In addition, the African Union’s Peace and Security Council has also expressed “its grave concern at the continued deterioration of the humanitarian situation in Blue Nile and Southern Kordofan states of Sudan, and reiterate[d] that there [was] no military solution to the conflict.”{{5}} The AU PSC has repeatedly called on the AU’s High Level Implementation Panel to lead Africa’s response to the crisis by facilitating negotiations and making proposals.

[[5]]Communiqué of the 353rd Peace and Security Council meeting at the level of Heads of State and Government Sudan-South Sudan,[[5]]

While African states have expressed concern about, and are working to respond to, the crisis in Sudan at the level of the AU, it is critical that members of the African Group also act to ensure that the United Nations plays its part. We regret that previous resolutions adopted by the Human Rights Council have failed to condemn the widespread and systematic violations of international human rights and humanitarian law committed in Sudan and have not identified concrete priority areas of action, such as those identified by the African Commission, to improve the protection of basic human rights. Since 2011, the Independent Expert on the situation of human rights in Sudan has held an item 10 mandate to offer technical assistance and capacity-building support to Sudan, but widespread and systematic violations of human rights and international humanitarian law have continued unabated.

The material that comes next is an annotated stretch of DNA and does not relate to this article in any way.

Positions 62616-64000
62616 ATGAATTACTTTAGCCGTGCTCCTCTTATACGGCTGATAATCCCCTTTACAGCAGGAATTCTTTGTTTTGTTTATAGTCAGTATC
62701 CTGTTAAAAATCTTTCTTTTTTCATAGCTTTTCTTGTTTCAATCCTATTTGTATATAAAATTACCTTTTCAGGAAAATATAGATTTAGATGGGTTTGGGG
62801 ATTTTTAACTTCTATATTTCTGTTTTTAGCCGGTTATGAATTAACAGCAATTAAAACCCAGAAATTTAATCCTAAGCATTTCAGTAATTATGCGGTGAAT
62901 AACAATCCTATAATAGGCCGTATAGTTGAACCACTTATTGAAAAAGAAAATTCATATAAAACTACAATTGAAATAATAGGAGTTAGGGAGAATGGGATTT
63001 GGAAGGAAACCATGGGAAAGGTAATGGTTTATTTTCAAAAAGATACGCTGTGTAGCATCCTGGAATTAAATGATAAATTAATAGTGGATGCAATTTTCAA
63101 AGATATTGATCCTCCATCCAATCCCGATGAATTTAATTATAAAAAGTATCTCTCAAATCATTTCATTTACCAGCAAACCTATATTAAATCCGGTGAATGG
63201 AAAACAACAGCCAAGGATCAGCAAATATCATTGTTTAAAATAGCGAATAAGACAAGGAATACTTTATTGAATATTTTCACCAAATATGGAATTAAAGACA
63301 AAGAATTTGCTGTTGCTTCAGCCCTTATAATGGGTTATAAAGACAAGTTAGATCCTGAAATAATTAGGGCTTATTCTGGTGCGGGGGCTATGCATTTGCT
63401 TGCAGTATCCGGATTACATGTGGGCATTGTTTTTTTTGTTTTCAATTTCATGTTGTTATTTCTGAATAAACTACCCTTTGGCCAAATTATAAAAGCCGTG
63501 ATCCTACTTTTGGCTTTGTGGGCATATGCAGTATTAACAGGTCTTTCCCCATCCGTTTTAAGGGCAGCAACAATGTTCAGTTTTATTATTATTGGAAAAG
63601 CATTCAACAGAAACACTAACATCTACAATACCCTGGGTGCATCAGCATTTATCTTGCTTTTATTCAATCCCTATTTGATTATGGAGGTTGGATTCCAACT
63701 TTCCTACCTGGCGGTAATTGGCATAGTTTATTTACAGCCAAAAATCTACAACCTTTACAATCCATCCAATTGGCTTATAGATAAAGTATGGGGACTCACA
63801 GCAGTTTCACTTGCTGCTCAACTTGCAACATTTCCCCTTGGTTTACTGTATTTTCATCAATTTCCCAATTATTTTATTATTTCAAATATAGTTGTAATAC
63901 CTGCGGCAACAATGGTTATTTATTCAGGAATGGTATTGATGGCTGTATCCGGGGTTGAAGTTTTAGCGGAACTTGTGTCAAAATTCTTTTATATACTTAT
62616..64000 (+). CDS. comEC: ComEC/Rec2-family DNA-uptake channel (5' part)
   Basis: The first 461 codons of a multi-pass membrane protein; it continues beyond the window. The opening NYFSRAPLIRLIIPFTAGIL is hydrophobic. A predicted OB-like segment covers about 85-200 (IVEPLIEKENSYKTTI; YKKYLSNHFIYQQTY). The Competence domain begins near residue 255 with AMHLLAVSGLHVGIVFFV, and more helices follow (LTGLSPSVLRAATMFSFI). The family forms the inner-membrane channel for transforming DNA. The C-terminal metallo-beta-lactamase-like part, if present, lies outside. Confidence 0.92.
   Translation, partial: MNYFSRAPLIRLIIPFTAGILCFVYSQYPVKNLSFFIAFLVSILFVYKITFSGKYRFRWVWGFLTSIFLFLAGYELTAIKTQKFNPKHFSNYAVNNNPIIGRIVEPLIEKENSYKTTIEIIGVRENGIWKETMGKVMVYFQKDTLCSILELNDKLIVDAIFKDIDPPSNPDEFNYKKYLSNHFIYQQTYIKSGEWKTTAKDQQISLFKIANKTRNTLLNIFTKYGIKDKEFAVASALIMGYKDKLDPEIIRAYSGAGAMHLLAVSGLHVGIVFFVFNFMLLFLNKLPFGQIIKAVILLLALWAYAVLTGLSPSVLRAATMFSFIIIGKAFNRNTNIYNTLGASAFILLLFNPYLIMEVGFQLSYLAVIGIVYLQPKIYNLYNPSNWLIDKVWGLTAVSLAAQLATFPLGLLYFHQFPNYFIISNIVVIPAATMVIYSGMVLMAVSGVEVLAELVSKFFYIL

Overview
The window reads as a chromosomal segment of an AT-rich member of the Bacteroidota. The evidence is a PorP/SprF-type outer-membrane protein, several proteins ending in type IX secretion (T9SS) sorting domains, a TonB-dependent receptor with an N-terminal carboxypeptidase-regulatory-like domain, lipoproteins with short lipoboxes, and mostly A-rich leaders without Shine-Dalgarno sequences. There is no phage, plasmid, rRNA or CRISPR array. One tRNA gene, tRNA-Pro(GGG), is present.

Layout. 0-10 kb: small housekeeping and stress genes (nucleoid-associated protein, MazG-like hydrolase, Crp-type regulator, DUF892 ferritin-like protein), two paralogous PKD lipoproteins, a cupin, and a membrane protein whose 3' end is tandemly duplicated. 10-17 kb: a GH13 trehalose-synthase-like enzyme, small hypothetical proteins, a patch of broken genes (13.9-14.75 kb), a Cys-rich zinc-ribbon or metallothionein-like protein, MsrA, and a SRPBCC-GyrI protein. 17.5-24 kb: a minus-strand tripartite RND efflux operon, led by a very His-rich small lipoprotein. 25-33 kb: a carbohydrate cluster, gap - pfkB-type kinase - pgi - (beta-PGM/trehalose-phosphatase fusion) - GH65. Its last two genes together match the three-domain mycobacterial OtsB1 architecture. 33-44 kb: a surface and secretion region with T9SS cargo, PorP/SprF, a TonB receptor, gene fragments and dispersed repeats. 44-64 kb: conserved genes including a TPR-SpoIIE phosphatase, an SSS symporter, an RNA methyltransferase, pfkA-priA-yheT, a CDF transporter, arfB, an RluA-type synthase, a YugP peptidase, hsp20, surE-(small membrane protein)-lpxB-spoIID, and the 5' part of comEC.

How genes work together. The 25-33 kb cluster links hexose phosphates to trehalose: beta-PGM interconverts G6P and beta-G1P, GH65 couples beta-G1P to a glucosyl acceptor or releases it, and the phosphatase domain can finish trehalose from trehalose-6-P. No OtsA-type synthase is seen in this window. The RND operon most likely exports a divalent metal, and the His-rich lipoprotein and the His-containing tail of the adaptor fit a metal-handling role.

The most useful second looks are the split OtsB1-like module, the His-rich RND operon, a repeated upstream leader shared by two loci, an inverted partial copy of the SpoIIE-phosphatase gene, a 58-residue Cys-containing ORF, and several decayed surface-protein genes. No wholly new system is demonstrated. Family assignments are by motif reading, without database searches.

In light of the continuing, and indeed worsening, range of human rights and international humanitarian law violations documented by the undersigned organisations, we urge the African Group to support the full engagement of the Human Rights Council on Sudan.

The undersigned organisations therefore call on the African Group to support the following actions at the Human Rights Council:

  • condemn the violations of international human rights and humanitarian law in Darfur, Southern Kordofan, Northern Kordofan and Blue Nile states, as well as the government’s continued use of indiscriminate bombing in these states, attacks on civilians, and other violations by government forces and allied militia;
  • establish an independent investigation into ongoing human rights violations in Southern Kordofan, Northern Kordofan, Blue Nile, and Darfur, that would report back to the Human Rights Council at its next session;
  • urge Sudan to grant humanitarian agencies access to Southern Kordofan and Blue Nile states, in compliance with international human rights and humanitarian law obligations;
  • express concern over the ongoing restrictions of basic civil and political rights, and the continued harassment of critics of the government, including through the practices of arbitrary detention, torture and ill-treatment, and restrictions on freedoms of expression, association and assembly, preventing meaningful public dialogue on critical issues at a time when Sudan is preparing to adopt a new constitution and to hold national elections in 2015;